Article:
If you have never attended a convention, know that it is a very unique space. Jumping headfirst into con culture can be exhilarating. The creators behind your favorite media are a just a queue away, fabulous geeks wearing fabulous costumes are everywhere, and for a weekend you can put the outside world away and celebrate that rare comic where you see your queer, trans, PoC self projected onto the page.
Unfortunately, conventions are not free from the transphobia, homophobia, and misogyny that plague the outside world. However, Queersplay Cosplay, a new organization that aims to create safe spaces for queer and trans people within conventions and empower LGBTQ youth experiencing homeless with sewing skills, is aiming to change those negative aspects of con culture.
Full disclosure: I know Kimber Brightheart, the founder of Queersplay Cosplay, and Lilyana Fey, their partner in craft, personally. These are some very hardworking folks bent on creating safe spaces for those who need them, but to do so they need your help. I interviewed Brightheart about what it means to make people feel welcome at conventions, and how they’re starting a business that will use cosplay to provide resources for vulnerable youth.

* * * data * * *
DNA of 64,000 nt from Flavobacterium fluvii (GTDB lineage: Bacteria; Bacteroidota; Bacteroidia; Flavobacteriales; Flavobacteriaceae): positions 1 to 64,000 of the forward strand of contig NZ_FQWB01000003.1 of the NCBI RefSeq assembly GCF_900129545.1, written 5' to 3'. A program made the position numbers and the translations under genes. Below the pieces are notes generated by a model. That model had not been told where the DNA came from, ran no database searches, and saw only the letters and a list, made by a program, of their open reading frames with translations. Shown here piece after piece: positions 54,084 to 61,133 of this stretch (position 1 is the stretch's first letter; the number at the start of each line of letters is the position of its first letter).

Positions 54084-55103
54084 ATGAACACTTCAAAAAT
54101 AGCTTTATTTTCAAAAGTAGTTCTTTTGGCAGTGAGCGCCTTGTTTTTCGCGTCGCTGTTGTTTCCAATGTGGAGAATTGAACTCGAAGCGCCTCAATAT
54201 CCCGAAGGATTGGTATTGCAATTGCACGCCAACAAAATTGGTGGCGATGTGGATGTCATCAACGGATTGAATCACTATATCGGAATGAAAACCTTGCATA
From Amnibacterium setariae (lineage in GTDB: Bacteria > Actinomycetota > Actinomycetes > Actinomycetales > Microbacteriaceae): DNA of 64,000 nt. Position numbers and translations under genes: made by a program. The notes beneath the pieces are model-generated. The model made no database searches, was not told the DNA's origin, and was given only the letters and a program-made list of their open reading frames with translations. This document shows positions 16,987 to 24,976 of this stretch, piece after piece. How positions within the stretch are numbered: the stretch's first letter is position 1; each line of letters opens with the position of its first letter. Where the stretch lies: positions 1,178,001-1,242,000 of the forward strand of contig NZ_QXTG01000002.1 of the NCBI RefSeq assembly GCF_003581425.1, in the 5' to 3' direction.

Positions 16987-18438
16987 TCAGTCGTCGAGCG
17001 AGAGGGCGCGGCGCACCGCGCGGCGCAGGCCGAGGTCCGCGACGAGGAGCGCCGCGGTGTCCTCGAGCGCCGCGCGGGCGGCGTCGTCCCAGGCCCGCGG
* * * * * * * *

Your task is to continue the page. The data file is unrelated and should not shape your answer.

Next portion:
How did you initially come up with the idea for Queersplay?
Cosplay and costuming have always been important to me. I’m transgender and have made a habit of making clothing for myself because my body doesn’t fit a lot of the ways that I would want to be presenting, and I’m finding the same thing in a lot of people in my life. I was making clothes for myself and other people — in addition to costuming, cosplaying — just to take care of myself.
My background is in social work, and I worked with youth experiencing homelessness for close to fifteen years. [Recently] I was laid off as part of the budget crisis that Chicago is currently in. I was trying to figure out what I needed to do to move forward because there are not a lot of options for me if I go work for someone else. I was finding that I was working for organizations that had some mission drift going on. They weren’t necessarily lining up with what they were saying they wanted to do. That’s nothing against the organizations that I worked for because I think that’s something that happens, especially when small non-profits start getting bigger. They stop thinking about the clients and stop thinking about the most effective way to meet the clients’ needs.
In starting Queersplay, I was looking at all these different pieces of the things that had happened in my life and ways that I wanted to benefit the community. It made the most sense to find a space where I could create something cute and small that really worked with extremely vulnerable communities.
When I talk about Queersplay, I look at it as this three-circle Venn diagram. One of those [circles] is costuming; that’s a thing I love doing. I love making clothes for other people and myself. Then there’s cosplay. For me, and I know that for a lot of other people, cosplay was a big part in my coming out as transgender. I’m trans masculine but have a very feminine presentation, and I don’t subscribe to the born in the wrong body narrative. I’m happy with my body, I like my body, I know internally that I’m not a woman despite what my body says.